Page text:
We couldn’t believe that it was just a coincidence to meet this man after recently reading about his family in the newspaper. I felt a divine guidance in meeting this man and knew we were doing important business together. He explained how he and his wife have done umpteen things in the last year trying to get through to their daughter as they knew something was really wrong. Apparently she got hooked up with a group of negative friends who glorified suicide. I told him how deeply sorry I am to hear of his enormous loss both for him and his wife. I said as a father this news would devastate me too. I mentioned that unfortunately many depressed people cannot take in the abundant love that is often offered them, and that blaming themselves as parents is completely normal and is also a testimony to just how much love they actually had for their daughter. I also said that just because they take on the blame, it doesn’t make it true. Their efforts to care for their daughter speak volumes.

I asked what his daughter meant to him. That’s when the floodgate opened. Sobbing he could barely talk. I could barely talk too. I asked if I could give him a hug, like father to father. We both sobbed for 15 minutes in each other’s arms. Neither of us talked for minutes afterwards, knowing that something significant was happening between us. We sat once again in silence. Eventually I asked him what he did for a living. He said he was an electrician. “Electrician!” I said, “Man that’s exactly what I need right now.” The main circuit had just burned out in my house due to a storm just before we left. I asked, “Would you come home with us to St. Paul as I really need your help?” We laughed together as he gave me some instructions on how to repair my switch. Life became slightly less burdensome for him. He drove off smiling and waving goodbye to my wife and me. On cue my wife turned to me and said, “Now we know why we were supposed to go to Fargo!” I gave her a really big hug and marveled at a divine presence.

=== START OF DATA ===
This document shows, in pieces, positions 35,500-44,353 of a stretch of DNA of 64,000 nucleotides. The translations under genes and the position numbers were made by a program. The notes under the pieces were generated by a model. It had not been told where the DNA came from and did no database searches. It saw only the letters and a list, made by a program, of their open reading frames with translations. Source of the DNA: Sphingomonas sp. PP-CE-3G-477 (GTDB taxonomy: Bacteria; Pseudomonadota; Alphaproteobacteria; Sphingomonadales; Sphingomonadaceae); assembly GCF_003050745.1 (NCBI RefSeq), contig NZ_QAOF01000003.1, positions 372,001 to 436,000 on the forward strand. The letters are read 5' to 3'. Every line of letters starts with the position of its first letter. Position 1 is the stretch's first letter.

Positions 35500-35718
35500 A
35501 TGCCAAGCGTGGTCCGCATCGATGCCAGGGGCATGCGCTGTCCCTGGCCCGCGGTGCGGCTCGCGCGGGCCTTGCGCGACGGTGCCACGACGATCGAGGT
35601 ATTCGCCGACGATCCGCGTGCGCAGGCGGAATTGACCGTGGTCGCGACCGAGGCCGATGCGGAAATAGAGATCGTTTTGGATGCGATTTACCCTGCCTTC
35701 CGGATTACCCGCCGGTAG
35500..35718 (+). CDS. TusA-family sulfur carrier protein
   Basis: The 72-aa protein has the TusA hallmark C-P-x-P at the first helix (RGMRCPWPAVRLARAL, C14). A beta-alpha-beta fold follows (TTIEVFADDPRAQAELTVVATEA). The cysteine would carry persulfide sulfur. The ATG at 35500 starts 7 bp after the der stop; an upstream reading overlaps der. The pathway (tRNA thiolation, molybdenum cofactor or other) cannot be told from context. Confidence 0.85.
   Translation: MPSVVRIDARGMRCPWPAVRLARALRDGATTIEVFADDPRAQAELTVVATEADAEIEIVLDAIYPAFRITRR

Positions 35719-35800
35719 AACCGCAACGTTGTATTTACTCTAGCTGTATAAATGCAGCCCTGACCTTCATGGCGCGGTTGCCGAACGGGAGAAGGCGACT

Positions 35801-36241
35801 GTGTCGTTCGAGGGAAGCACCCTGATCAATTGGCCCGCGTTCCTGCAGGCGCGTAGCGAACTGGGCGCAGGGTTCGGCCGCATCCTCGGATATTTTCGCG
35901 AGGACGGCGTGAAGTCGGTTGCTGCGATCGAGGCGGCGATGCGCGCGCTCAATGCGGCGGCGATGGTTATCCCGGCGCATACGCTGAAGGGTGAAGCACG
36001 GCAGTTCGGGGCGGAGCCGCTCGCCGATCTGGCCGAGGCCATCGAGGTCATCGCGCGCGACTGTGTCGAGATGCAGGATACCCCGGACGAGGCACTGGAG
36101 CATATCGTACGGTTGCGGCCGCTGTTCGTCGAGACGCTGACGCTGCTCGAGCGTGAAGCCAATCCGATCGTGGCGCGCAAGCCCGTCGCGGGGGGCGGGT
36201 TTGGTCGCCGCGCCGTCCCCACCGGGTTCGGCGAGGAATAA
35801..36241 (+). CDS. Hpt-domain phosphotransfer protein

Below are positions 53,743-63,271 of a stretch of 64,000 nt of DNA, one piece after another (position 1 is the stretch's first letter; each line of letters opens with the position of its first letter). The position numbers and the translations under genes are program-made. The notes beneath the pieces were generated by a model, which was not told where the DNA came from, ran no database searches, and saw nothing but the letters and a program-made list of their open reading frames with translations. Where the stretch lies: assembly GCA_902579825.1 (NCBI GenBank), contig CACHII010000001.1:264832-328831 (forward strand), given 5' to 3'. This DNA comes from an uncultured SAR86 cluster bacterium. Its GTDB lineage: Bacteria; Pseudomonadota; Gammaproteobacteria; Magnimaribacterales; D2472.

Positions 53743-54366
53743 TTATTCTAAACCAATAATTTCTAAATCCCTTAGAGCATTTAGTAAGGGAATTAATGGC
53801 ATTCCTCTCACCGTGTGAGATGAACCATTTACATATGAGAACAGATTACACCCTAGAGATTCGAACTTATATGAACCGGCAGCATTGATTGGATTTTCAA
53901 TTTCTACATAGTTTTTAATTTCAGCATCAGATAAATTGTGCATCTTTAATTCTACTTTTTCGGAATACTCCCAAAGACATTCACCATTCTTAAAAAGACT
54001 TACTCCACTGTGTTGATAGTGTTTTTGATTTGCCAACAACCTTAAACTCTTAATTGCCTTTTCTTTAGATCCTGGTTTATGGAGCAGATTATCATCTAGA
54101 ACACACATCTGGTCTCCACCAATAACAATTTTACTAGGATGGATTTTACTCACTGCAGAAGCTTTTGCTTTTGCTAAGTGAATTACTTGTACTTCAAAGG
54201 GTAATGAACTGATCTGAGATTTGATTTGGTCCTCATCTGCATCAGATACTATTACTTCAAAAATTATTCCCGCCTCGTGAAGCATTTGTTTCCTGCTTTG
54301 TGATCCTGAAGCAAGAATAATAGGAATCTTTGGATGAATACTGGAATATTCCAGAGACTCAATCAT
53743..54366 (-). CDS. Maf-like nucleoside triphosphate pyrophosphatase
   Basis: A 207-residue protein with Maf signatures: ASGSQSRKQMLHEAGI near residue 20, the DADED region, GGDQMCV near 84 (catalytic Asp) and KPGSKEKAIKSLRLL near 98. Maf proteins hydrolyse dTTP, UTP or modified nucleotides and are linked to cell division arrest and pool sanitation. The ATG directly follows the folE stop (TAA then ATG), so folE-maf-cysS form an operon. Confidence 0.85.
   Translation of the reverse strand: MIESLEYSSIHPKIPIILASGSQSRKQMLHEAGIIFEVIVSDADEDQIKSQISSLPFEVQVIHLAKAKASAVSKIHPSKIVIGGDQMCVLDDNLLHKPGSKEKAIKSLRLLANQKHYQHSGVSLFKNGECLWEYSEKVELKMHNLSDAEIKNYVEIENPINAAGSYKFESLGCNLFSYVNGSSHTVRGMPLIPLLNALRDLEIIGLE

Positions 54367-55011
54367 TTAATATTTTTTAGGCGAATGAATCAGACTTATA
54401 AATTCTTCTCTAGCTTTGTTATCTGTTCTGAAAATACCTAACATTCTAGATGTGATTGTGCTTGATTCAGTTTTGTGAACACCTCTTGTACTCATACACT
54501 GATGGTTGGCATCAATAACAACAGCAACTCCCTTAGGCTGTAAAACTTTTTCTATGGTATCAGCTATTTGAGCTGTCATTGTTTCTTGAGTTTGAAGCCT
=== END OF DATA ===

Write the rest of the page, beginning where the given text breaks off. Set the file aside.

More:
The weirdest part is that we ourselves were blessed from this experience. Our whole attitude changed towards Fargo. Our mood brightened as we realized that we had made the best choice in going there. We had made a difference to that man as he did for us. If that was the only thing we did there that week it would be way more than what we expected on vacation. We felt so privileged to have shared that time with this beloved man, whose name we never even learned.

I felt we were our bother’s keeper and it gave us more hope than we could have ever imagined getting. Like a miracle the next day we found plenty of good things to do in Fargo, including going to the zoo which houses the oddest animals in the world. But that’s another story. We left with a newfound hope in Fargo and in ourselves.